Advice for Expecting Moms

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50 Pieces of advice for expecting moms from real, first time moms

Updated January 15th 2023

I asked my Instagram audience a while back to share with me advice that they would give either a first time mom or themselves when they were pregnant and an amazing thing happened.

Answers came in multiples! 5+ people would say the same thing about a particular topic. It’s amazing because it reassures you that you’re not alone when it comes to the experiences of pregnancy and postpartum.

I sorted through them to bring you 50 of the best, most helpful responses. You’ll notice a theme as you’re reading through. Share with me in the comments if you pick up on it.

50 Pieces of advice for expecting moms from real, first time moms

  1. Plan ahead – learn about vaginal delivery as well as c-section and recovery
  2. Trusts your instincts
  3. Get yourself gift cards before you deliver for guilt free spoiling
  4. Breastfeeding is not as easy as it looks! The road is exhausting but try to enjoy your LO
  5. Lower your expectations and understand biologically what baby’s sleep looks like
  6. Take a course, prepare food for months
  7. Please read more on breastfeeding
  8. Give yourself time. Be easy on yourself. It takes time
  9. Learn a lot before delivery!!! I regret that I knew nothing. I was clueless
  10. Just go with the flow
  11. Work with a lactation consultant before baby is born
  12. Search for a breastfeeding consultant and take it 1 day at a time.
  13. Please don’t give up on breastfeeding. It will get better and easier
  14. Go to therapy. Seek help if you need it.
  15. Invest in classes with a lactation consultant
  16. Education is key to breastfeeding success.
  17. Doulas are amazing.
  18. Be patient and take time for your body to heal.
  19. Prepare baby’s room during the second trimester
  20. Talk to someone and get on top of your mental health
  21. Be gentle on yourself and give it time
  22. This too shall pass
  23. Accept all the help
  24. Keep a list handy of what you need from others
  25. Prepare meals and freeze them
  26. It does get better and easier but ask for all the help you can along the way
  27. Take all the classes! My biggest mistake was not thinking I knew what I was in for
  28. Research a good IBCLC beforehand and get an appointment right after delivery (IBCLC stands for International Board Certified Lactation Consultant)
  29. Discuss your expectations of support with your partner
  30. Reach out for support.
  31. You are not alone
  32. Trust your instincts and if that doesn’t work don’t be scared to seek help
  33. Make sure you have someone to talk to who will listen and only give the advice if you ask for it
  34. Go day by day. Nothing is as planned.
  35. Expect the unexpected
  36. The hormones are unreal
  37. Trust your gut and take all other suggestions and opinions with a grain of salt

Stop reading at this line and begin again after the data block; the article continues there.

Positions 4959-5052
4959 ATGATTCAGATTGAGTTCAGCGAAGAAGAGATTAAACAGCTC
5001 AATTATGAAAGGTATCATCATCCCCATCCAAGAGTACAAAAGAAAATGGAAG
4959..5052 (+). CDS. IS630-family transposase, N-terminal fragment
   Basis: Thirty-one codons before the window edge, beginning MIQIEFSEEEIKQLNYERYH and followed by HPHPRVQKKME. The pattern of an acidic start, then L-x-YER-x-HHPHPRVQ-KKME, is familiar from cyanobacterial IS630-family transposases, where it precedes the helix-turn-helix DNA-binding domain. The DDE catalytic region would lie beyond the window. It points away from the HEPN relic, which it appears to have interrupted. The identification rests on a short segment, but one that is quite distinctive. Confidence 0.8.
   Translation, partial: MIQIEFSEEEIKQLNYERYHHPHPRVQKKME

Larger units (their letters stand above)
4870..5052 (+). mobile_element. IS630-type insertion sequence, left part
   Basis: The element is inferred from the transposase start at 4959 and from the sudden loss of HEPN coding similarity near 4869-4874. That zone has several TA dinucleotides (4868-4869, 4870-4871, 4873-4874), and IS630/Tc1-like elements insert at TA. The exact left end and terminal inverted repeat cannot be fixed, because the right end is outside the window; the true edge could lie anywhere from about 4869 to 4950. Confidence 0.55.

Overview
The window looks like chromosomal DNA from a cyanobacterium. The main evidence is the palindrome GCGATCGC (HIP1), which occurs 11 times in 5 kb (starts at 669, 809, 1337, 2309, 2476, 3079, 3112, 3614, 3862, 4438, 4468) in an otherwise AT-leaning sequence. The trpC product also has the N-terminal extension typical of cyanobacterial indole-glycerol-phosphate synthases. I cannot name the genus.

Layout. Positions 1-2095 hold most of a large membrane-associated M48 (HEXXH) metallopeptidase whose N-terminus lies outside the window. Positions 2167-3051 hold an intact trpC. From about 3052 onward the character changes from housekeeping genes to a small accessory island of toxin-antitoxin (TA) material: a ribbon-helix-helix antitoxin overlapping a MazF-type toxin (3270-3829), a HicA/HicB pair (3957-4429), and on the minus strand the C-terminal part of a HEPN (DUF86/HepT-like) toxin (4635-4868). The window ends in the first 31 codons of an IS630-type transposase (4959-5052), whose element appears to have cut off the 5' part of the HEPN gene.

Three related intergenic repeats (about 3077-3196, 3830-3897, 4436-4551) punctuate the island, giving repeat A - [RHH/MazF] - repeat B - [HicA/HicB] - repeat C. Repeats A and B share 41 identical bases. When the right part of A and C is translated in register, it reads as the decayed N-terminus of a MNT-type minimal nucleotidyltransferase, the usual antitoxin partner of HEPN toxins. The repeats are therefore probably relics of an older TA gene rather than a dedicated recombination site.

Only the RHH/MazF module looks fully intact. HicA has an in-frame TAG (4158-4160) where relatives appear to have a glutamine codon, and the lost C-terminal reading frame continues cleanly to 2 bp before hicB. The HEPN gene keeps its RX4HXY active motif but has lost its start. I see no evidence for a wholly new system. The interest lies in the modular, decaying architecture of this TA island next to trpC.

38. Go to therapy. Really important.
  39. Take a prenatal breastfeeding class
  40. Reach out for help. Don’t wait and suffer alone
  41. Take it one day at a time
  42. Organize meals
  43. Have a good support system.
  44. Invest in a lactation consultant and a doula instead of a fancy bassinet
  45. Take help when it is offered
  46. Use any support systems you have
  47. Learn about breastfeeding and babies before you give birth
  48. Set up a station with diapers and everything else you need in a few different rooms
  49. Make sure you and your partner are on the same page
  50. Prepare for breastfeeding and learn about normal infant eating patterns and behaviours with the Breastfeeding Before Baby Program!

These are really excellent pieces of advice covering your physical recovery and health as well as your emotional and mental health and relationship with your partner. And, over a fifth of these are about preparing for breastfeeding! Ok, so I added number 50 but the moms who shared advice here as well as the ones I talk to daily would encourage you to prepare ahead of time.

Breastfeeding might not come naturally and winging it isn’t a great idea

Especially because hospital staff won’t likely have the time you deserve to help you. Most hospital based IBCLCs are quite busy (often times there’s just one lactation consultant per shift) and only get a few minutes with each new mom and baby after birth. It’s barely enough time to observe a feeding and support you with latching techniques.

You can feel confident about your body’s ability to breastfeed, and introduce yourself to the key foundations of having a successful breastfeeding experience ahead of time. Planning in advance also allows your partner time to learn about the experience and what normal infant feeding and sleeping patterns look like. It will also help you partner learn about ways they can bond with the baby and there are tons that are not feeding related!

If you want to learn a little more about breastfeeding and what to expect postpartum before jumping into a class, download my FREE Postpartum Prep Guide

This guide will provide you with a packing for delivery list, a list of items that YOU need postpartum for healing and recovery (it’s not just about your baby) and some tips and guidance around breastfeeding including breastfeeding positions

Alex Wachelka is an International Board Certified Lactation Consultant, mother of two and her practice Motherhood Blooms Lactation support parents and birth professionals both online and in person.

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